This review was originally posted at West of Mars. It is being posted here, at its new permanent home.
Every now and then, a book comes along that, by the time you close the back cover, you know has changed you. It’s touched you in ways you hadn’t expected going in – or even halfway through.
How the Mistakes Were Made, written by Tyler McMahon, is one of those books. It’s now right up there with Fat Kid Rules the World as one of the best works of Rock Fiction. Ever.
I was desperate to read this book because of its similarities to the Courtney Love story. It’s set in Seattle, right as the grunge sound takes off. Laura had been in an influential, ground-breaking band with her brother, but something happened. It takes a long time for us to find out what.
That set her off, adrift in the world. She’s working in a coffee shop when the book opens, playing with a band called the Cooler Heads.
There’s a theme there. The Cooler Heads maybe should have prevailed, on both a literal and metaphorical sense. But, they don’t, and Laura quits the band and before she knows it, two kids she met at that final Cooler Heads show wind up on her doorstep. She takes them in and… before she knows it, she’s in a three-piece band called The Mistakes.
They’re the perfect combo, of course—if they weren’t, we wouldn’t have a book. So let’s overlook that coincidence and go beyond. Guitarist Sean has that disorder where you see colors, and that’s what powers his beauty and talent. Unfortunately, he’s also a lost soul with a self-destructive bent that first attracts Laura and then repels her. She’s got the same self-destructive need, after all, and it’s hard to tell if it’s rooted in her upbringing or just her general makeup. Or what she’s been through.
Nathan, Sean’s best friend and the other member of the Mistakes, is the conscience and the glue that holds everything together—although, on the surface, it’s Laura who does that. Laura with the experience and the know-how. Except… she doesn’t know how. Does she?
Three members of a band… there’s our triangle, right there. And a triangle it is, indeed. It’s not a static triangle, either. The players take on parts and change them, particularly Laura and Nathan. It’s an interesting transition, especially because it comes across as natural and seamless. As Sean’s self-destructive side emerges, Laura’s entire life is thrown into flux and she’s left wrestling with the legacy her brother left her: is it selling out if you have commercial success?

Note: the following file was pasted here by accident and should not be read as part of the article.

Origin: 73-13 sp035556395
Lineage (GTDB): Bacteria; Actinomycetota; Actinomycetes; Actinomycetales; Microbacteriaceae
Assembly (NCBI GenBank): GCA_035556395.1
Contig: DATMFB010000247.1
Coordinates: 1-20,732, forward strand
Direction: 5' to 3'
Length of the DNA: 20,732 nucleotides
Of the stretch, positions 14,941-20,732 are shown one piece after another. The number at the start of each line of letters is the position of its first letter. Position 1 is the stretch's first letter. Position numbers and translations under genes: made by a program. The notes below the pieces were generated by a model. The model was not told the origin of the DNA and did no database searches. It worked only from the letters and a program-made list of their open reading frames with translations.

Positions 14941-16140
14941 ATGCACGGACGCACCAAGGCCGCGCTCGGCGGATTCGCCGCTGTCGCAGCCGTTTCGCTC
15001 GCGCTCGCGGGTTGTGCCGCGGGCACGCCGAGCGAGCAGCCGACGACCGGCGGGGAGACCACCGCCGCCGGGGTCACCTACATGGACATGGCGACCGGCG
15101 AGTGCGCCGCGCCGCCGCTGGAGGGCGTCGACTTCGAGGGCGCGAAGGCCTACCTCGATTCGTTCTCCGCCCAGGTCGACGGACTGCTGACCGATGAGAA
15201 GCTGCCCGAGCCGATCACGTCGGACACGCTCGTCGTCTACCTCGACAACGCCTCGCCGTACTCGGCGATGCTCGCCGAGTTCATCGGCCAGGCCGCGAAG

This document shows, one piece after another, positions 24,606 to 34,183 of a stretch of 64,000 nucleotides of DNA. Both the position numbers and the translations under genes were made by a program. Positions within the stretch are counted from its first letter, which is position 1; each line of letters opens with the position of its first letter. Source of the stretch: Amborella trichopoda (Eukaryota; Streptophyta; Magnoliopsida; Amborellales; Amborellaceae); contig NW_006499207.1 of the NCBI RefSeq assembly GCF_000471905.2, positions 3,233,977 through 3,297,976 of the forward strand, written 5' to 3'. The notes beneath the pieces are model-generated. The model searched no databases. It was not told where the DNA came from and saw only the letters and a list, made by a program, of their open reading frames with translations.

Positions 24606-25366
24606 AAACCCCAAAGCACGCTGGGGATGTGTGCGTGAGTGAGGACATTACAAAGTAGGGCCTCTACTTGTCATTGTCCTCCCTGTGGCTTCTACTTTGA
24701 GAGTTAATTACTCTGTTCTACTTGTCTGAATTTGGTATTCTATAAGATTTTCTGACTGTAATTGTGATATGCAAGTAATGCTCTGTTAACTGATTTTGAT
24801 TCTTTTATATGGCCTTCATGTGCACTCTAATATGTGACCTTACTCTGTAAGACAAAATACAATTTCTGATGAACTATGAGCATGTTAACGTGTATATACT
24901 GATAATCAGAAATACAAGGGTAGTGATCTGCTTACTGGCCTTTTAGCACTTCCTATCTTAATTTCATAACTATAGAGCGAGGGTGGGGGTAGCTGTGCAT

It’s Laura’s own need to self-destruct that causes the downfall of the Mistakes, and from the first page, she tells us that she’s the one to blame. I’d argue she doesn’t do this in the way she tells us she does. The basic problem with Laura is that she can’t commit. She’s got one foot out the door, and when you’re in that position, you really have nowhere to go but to follow where that foot’s led you. The idea of what you want becomes secondary to the tantalizing desire to escape.
If you haven’t caught on by now, this is one deep book. At the same time, though, it’s a book that’s super easy to read on the surface, for its story. Can you make comparisons to Courtney Love? Maybe. Maybe not. You’d need to know her story better than I do. Laura certainly lacks Courtney’s need to flip off the world; never once does Laura take the stage without panties on… that we know of.
The only spot in which the book stumbles is in the flashbacks. They are told in a second-person point of view. This is the hardest point of view to master—I say this as someone who studied points of view—and McMahon doesn’t quite pull it off. Just when we got to the point where I wish they’d go away and was wondering why they’d even been included, I get my answers. It’s both what I expected and much more powerful.
Laura’s been sitting on a secret, a big one, a haunting one, even as there’s something typical about it. I don’t think it shapes her the way she thinks it does; she’s managed to hide her sensitive, scared side with a foot-thick wall of Teflon before it happens. But once it comes out, an awful lot begins to make sense.
The other area I don’t completely buy is how and why the burden of the breakup of the Mistakes is put onto Laura. Things happen, and how that thing is immediately and widely connected to her is beyond me. Either I missed it in the reading or there was some logic gap I failed to make. I can’t say more without spoilers, and this isn’t the sort of book you want to spoil.
Rather, you want to savor it and its many lessons. The rich subtext isn’t something that reaches out and grabs you; I’d be surprised if many readers didn’t even know it was there.
Of course, this being Rock Fiction, I have to comment on the authenticity of the rock and roll. Whoa, Nellie. It’s there. McMahon did his research, and I’d wager a lot of it was firsthand knowledge. He gets it.
Wrap it up and put a bow on it, and then give it to all your friends. This one’s a definite West of Mars Recommended Read.